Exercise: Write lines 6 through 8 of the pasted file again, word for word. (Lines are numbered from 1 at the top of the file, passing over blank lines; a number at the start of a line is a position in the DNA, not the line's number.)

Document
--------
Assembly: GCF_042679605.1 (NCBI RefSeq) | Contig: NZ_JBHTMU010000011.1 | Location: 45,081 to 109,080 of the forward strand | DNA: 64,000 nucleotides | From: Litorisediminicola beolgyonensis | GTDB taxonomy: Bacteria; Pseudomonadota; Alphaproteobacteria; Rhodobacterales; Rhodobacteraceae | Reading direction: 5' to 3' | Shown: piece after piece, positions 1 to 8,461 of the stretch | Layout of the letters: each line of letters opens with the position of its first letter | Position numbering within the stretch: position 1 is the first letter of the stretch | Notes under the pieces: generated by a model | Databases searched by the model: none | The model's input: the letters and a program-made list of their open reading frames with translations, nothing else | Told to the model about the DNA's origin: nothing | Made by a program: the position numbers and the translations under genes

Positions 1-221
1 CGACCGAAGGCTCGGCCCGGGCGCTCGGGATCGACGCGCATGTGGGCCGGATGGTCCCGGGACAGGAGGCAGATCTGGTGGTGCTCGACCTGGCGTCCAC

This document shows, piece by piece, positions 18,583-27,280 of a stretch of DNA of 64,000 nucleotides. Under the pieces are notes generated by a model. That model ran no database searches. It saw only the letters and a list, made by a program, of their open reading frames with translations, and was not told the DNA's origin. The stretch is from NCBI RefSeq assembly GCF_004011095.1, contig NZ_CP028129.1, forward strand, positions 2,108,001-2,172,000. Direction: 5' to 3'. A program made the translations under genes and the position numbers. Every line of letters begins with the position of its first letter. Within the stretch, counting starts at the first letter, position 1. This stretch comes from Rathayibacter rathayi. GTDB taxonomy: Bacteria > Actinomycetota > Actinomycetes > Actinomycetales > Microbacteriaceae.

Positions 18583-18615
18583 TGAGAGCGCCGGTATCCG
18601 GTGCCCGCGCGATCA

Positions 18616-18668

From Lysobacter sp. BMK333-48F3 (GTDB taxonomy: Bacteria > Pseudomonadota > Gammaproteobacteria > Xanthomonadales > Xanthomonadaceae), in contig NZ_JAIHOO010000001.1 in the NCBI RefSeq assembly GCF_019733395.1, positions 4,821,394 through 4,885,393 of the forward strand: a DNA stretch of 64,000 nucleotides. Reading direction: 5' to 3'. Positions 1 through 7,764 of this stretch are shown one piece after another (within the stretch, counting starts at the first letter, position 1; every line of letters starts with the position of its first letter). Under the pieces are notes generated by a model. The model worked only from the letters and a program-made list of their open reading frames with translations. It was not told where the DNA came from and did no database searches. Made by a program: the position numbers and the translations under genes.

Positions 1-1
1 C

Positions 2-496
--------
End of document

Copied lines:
18583 TGAGAGCGCCGGTATCCG
18601 GTGCCCGCGCGATCA

Positions 18616-18668